Human error caused a massive leak of personal information of all active students in the College of Science. On Jan. 29, the campus community was notified via email of the leak.

The incident occurred Jan. 28 when a university employee within the Computer Science Department intended to send an email containing advising information for 940 computer science students. 

Inadvertently, the employee also attached an Excel spreadsheet containing personal information of all 4,557 active students in the College of Science.

“It was a case of human error,” said Tim Lynch, associate vice president for Strategic Communications. “It was somebody making an honest mistake. Significant mistake, I’m not minimizing that, but it was just an honest mistake … I have to know this person wishes more than anything to have taken it back.”

All the active students in the College of Science were affected in a major leak of personal information that included a trove of sensitive data. (Victoria Gonzalez / The Poly Post)

Information including names, addresses, academic standing, CPP email, Bronco ID, gender, ethnicity, GPA and other data was included in the spreadsheet, but no Social Security numbers or dates of birth were leaked, according to Lynch.

Jessica M. Wagoner, senior associate vice president for Enrollment Management and Services, added that the information cannot be used to log in to any student’s emails or change passwords. 

She said university officials found out about the leak because a computer science student who received the email contacted the Office of Admissions and Enrollment Planning around 30 minutes after the email was sent.

According to Wagoner, action was taken within 40 minutes. 

“The action within the hour was that we were able to contact IT (Information Technology) and delete the emails.”

There is no way of knowing to what degree the information it contained was saved or distributed because the email was sent around 40 minutes before it was deleted.

A Reddit user who downloaded the leaked data before the email was deleted created detailed infographics based on the data but omitted any individual identifiable student data.

 “Once it goes off our platform, we lose custody of that chain of information,” Lynch said. 

Lynch said the university declined to share the identity of the person who leaked the information as he believes nothing would be resolved by releasing the identity of the individual.

Sylvia Alva, provost & vice president for the Division of Academic Affairs, said access to high levels of personal information is not widespread among university employees. Access is granted through a yearly approval process, but she could not speak to whether or not the leaker’s access to it was revoked.

Whether the leaker faced any disciplinary action is not known at this time, but the university is in the process of making changes to the way personal information is handled.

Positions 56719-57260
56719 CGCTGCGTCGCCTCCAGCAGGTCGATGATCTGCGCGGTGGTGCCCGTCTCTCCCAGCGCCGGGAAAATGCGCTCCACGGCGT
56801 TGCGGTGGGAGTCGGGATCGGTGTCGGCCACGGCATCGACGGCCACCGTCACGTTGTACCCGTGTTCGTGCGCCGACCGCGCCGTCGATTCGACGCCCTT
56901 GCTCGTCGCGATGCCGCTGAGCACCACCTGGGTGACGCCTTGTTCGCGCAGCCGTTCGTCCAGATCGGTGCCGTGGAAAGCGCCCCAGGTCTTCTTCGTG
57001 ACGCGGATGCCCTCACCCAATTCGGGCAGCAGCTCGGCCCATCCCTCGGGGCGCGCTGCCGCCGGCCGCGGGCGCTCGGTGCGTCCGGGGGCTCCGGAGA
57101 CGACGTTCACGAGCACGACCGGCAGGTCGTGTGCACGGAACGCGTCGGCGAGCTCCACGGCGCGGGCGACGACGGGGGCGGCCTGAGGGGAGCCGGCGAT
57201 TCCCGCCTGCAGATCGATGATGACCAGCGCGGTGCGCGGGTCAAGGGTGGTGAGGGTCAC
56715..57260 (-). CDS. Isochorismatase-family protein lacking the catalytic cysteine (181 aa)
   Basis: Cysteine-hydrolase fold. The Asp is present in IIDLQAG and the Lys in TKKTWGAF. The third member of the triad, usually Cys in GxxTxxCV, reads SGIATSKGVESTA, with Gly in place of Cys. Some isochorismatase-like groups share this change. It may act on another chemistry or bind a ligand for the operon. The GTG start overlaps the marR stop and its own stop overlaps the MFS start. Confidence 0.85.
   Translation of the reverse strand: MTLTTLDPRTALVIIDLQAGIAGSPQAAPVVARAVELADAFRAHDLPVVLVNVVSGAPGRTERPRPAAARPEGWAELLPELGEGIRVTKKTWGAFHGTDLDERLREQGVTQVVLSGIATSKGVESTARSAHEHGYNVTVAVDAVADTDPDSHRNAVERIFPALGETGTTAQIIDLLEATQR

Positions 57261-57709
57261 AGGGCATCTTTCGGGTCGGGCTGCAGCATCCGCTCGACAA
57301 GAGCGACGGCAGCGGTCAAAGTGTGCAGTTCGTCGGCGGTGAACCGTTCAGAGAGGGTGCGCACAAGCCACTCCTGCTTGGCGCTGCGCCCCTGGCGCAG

One of those changes is the implementation of CPP Connect, a new advising software that will eliminate the need for mass listservs, electronic mailing lists like the one the leaker used, in advising services.

According to Alva, CPP Connect would be used for advising purposes, but listservs will still be used to to communicate with the campus community.

“We’re going to have to think hard and roll out some more training for advisors and other users of CPP Connect so people have a deeper understanding of the power of these tools but also the importance of protecting data and the confidentiality of students,” she said.

Alva said the university is looking into several ways to avoid similar incidents in the future.

Alva mentioned a secure cloud could help protect data and she acknowledges more should be done to protect student information. 

This is not the first time student data has been compromised.

According to NBC, in 2009, 675 people who applied to the university in 2001 were informed that names, addresses, phone numbers and Social Security numbers stored in an old server scheduled for replacement in 2009, were found by a student Googling himself. 

The data was removed by the university.

In spring quarter 2015, students again were informed that their personal information could have been disclosed when a security breach targeted We End Violence, the vendor that provided a sexual assault prevention class called “Agent of Change,” that all students were required by law to take. 

According to PolyCentric, the university-sponsored news center, the data included student names, Bronco IDs, email addresses and Agent of Change passwords.

Seven CSU campuses may have also been affected by the data breach.

Tatiana Vargas, a fourth-year zoology student in the College of Science, shared her thoughts on the leak.

“I was kind of scared because they said that our address was being given out. And that’s my home address and it’s kind of scary like … [they] know where I live now.”

Vargas is still shocked that it happened in the first place. 

“I hope it’s a lesson to everyone; professors and students should double-check their emails,” Vargas said. “It’s not right to leak that information.”

Steven Orrick, a fourth-year biology student with an emphasis in zoology, agreed the mistake was ridiculous.

“I think it’s a little bit absurd that someone can make a mistake that big,” he said. “I’m not particularly concerned about the information that was leaked. What concerns me is that they did let our information slip out, period.”

College of Science students are encouraged to reach out to the Office of the Registrar, Bronco Advising Center or Counseling and Psychological Services with their questions and concerns regarding the leak.

Feb. 6, 2019, 11:12 a.m.: Due to an editing error, a previous version of this story incorrectly stated that CPP Connect would not be used for advising while in fact its main goal is to aid in advising efforts. The story has been updated.

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